Authors: Siobhan Daiko
Tags: #Literature & Fiction, #Erotica, #Historical, #Victorian
First Edition 2015
The English used in this publication follows the spelling and idiomatic conventions of the United Kingdom.
The moral right of the author has been asserted.
No part of this publication may be reproduced, stored in a retrieval system, or transmitted in any form or by any means without the prior permission in writing of the publisher, except in the case of brief quotations embodied in critical reviews and certain other non-commercial uses permitted by the copyright law. For permission requests, write to the publisher at the email address below.
This is a work of fiction. The locations are a mixture of real and imagined. All characters and events in this publication, other than those clearly in the public domain, are fictitious and any resemblance to real persons, living or dead, is purely coincidental.
Copyright © 2015 Siobhan Daiko
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The wooden pew is rough against my fingers. I breathe in the heady fragrance of incense mixed with the perfume of the courtesans sitting at the back of the church. I squirm, the bodice of my pink damask dress so rigid it pinches, and the neckpiece at my throat will surely choke me. I fan myself, but to no avail: the dark-blonde curls that escape from under my veil stick to my damp brow.
My husband, Paolo Panizza, is on my left, his head bowed in prayer, greasy grey hair hanging limply around his wrinkled face. Wed last year at the age of seventeen to a widower of fifty summers or more, my future has been sealed before I’ve even begun to live it, and my heart feels wretched this warm Venetian morning in the year of our Lord 1563. I had dreamed of a true love such as Petrarch described in his sonnets, those verses I have tried to emulate in my own writing.
Movement in the pew opposite, and a tall stranger catches my eye. Dark brown hair flows to his shoulders. His features are handsome: full lips, firm cheeks and a well-trimmed beard. How tightly his doublet covers broad shoulders tapering to a narrow waist. He beams at me and I lower my gaze, a flush creeping up my already hot neck.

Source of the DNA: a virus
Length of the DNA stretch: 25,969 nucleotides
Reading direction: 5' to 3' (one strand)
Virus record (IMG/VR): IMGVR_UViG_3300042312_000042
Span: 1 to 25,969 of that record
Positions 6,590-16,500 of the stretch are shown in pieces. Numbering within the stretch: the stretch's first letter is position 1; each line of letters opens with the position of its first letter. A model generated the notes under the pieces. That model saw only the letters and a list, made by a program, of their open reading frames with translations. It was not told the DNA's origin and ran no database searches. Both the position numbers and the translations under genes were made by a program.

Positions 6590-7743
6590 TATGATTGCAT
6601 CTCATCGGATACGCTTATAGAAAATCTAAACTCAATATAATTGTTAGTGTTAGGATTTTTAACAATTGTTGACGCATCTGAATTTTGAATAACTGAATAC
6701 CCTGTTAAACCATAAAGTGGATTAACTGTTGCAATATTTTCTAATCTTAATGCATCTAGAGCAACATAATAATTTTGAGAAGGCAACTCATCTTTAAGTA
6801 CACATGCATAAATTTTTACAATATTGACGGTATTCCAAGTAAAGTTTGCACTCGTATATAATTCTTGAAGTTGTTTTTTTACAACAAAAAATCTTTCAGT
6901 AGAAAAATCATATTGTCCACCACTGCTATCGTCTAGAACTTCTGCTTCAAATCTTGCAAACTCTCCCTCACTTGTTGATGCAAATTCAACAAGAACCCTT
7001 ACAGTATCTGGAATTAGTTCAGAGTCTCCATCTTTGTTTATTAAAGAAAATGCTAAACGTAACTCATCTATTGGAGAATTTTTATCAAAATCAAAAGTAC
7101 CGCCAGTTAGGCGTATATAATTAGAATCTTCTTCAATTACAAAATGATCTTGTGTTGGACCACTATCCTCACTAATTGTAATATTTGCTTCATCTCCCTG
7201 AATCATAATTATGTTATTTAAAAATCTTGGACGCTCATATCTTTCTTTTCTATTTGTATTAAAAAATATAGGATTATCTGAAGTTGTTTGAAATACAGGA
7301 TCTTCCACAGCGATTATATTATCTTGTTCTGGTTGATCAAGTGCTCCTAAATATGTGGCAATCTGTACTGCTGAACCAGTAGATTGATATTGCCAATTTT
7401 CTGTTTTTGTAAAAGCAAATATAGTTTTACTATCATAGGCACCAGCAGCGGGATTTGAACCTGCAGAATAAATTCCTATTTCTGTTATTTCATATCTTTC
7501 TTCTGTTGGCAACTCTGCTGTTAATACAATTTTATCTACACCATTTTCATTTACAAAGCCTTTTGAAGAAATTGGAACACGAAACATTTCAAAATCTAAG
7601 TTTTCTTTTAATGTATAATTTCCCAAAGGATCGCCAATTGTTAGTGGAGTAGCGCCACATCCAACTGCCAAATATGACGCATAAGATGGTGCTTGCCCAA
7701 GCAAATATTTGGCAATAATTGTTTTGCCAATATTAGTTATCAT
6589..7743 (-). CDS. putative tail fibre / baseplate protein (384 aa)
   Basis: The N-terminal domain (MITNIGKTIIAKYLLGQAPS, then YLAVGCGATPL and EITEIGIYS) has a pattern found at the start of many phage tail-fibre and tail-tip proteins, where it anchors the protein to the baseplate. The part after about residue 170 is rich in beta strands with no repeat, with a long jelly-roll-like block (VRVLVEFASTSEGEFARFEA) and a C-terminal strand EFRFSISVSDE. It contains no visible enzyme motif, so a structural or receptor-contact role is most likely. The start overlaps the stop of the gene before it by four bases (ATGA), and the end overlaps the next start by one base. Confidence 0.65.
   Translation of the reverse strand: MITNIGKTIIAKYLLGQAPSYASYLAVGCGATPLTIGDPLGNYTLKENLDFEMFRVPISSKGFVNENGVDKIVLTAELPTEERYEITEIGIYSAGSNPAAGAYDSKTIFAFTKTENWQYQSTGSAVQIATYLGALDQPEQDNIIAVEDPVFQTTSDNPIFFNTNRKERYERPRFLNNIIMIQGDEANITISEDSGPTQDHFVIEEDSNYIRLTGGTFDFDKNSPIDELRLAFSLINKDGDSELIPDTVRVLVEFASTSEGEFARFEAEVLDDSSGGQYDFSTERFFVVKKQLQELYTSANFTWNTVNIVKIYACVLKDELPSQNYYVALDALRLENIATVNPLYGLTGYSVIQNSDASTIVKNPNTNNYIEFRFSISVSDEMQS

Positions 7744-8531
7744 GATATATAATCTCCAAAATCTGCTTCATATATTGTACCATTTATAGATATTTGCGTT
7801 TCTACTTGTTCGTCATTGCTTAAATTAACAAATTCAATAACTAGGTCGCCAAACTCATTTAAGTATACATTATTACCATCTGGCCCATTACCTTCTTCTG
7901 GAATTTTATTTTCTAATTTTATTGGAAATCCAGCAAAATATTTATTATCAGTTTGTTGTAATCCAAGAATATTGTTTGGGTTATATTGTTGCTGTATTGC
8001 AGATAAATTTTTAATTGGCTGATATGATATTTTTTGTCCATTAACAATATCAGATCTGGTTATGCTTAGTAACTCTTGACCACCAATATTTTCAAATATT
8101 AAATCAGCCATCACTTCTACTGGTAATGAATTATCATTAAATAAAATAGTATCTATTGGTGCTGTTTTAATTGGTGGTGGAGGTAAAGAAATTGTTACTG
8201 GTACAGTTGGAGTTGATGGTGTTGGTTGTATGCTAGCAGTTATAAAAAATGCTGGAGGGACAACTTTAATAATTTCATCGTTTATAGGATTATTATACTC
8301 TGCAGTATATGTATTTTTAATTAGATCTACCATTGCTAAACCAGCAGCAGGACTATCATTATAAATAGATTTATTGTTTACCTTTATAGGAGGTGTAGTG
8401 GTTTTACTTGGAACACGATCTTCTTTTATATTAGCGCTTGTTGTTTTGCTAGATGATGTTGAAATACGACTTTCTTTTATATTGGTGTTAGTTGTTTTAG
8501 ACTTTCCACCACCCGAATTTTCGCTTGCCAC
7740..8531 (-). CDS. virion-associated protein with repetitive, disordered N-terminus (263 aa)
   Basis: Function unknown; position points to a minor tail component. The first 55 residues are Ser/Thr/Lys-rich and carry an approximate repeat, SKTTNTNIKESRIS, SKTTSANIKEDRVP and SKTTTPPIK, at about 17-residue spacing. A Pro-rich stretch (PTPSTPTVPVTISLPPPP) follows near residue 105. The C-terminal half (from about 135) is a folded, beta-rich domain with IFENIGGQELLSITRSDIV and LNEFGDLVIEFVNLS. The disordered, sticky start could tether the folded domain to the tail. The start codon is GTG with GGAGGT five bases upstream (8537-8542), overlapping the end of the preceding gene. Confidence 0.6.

After mass, the courtesans pick their way across the campo on their high platform shoes, chopines, which make them seem like troublesome galleys, their full skirts billowing like sails, their hands held by their maids so they do not overbalance. I’ve heard they sometimes wear men’s hose and breeches under their skirts, but no one has told me why they would do such a thing. One woman towers over the rest; her chopines must be vertiginous, three or four hand-breadths high, and she’s smiling and pouting at potential customers, reeling them in like fish to her net. What is it like to lie with a man? And to do it for money, no less? I often wonder…
My skirt, below a V-shaped waist, soft and gathered into folds, is not as full as those the courtesans wear but it does allow some air to circulate around my nether parts. Paolo steers a path through the throng. ‘Come, Veronica! We mustn’t be late for lunch.’ Then I catch him muttering, ‘Filthy whore,’ under his breath.
Holding my veil in place, I trot along behind him like a puppy following its master. Head down, I struggle to keep up, for Paolo’s stride is greater than mine. A tap on my shoulder, and I turn around. ’Tis the man I saw in church. He bows and I dip a curtsey. ‘Jacomo di Babolli,’ he says.
‘Veronica,’ my husband calls over his shoulder. ‘Hurry!’
‘My husband,’ I tell the man.
He raises an eyebrow. ‘I thought he was your father.’
‘I must go.’ Then, why not? ‘I shall see you at mass next Sunday.’
I sit through the interminable lunch at home with Paolo, where we are waited upon by his servants. How can he lack spare flesh? I have to watch him devour course after course at every meal like a pig at its trough. I think about Jacomo and long to find out more about him. ’Tis the lack of dialogue, the age difference and my husband’s treatment of me that allow thoughts of another to creep into my mind. But thoughts are not actions, are they?
Paolo pushes back his chair and belches. ‘Wait for me in your room, Veronica.’
Our routine. Every day, without fail, since he wed me. No one sees the marks, for they’re hidden ‘neath my skirts.
Paolo strides through the door. He bends me over face-down at the side of the bed, my feet on the floor, and lifts my skirts. Thwack! The thin cane stings as it cuts into my flesh. I yelp and wince. His aim is good, and he finds a spot to beat that has healed from a previous session. ‘You’re a filthy whore, aren’t you? Repeat after me, and then I’ll stop.
I’m a filthy whore.
‘I’m a filthy whore.’ I don’t resist him. I learnt early on it was futile.
‘I shall sleep the siesta now. Take care to not disturb me!’
I no longer cry; I have no tears left, and my heart has hardened to Paolo’s cruelty. Jacomo di Babolli was right in thinking of him as my father, for he’s one of Papa’s contemporaries. Papa never whipped me, however. He won a drinking game with Paolo and was able to pass me on with the bare minimum settlement.
For young women of my background, at a time when dowries have become so inflated that only the wealthiest find husbands, the options are limited. And I held out longer than most; marriage at fourteen is normal for those of us lucky enough to get an offer. I had the choice of marrying Paolo, going into a convent or following in my mother’s footsteps.
To be honest, I was persuaded by him being a doctor and, if not wealthy, at least he has a comfortable house not far from St Mark’s. I thought I could put up with the difference in our years. I had no idea what else I’d have to endure.
There’s just the one godsend to my existence, though. Paolo Panizza possesses an amazing library and I have free rein to read as much as I wish. The room is just off the